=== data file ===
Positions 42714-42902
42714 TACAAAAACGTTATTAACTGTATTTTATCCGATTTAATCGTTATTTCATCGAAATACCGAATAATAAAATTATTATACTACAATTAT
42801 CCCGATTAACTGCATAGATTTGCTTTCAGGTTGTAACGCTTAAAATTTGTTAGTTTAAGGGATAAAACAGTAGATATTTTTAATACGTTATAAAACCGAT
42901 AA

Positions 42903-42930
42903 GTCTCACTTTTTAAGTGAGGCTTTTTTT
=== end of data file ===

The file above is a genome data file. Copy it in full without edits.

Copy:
Positions 42714-42902
42714 TACAAAAACGTTATTAACTGTATTTTATCCGATTTAATCGTTATTTCATCGAAATACCGAATAATAAAATTATTATACTACAATTAT
42801 CCCGATTAACTGCATAGATTTGCTTTCAGGTTGTAACGCTTAAAATTTGTTAGTTTAAGGGATAAAACAGTAGATATTTTTAATACGTTATAAAACCGAT
42901 AA

Positions 42903-42930
42903 GTCTCACTTTTTAAGTGAGGCTTTTTTT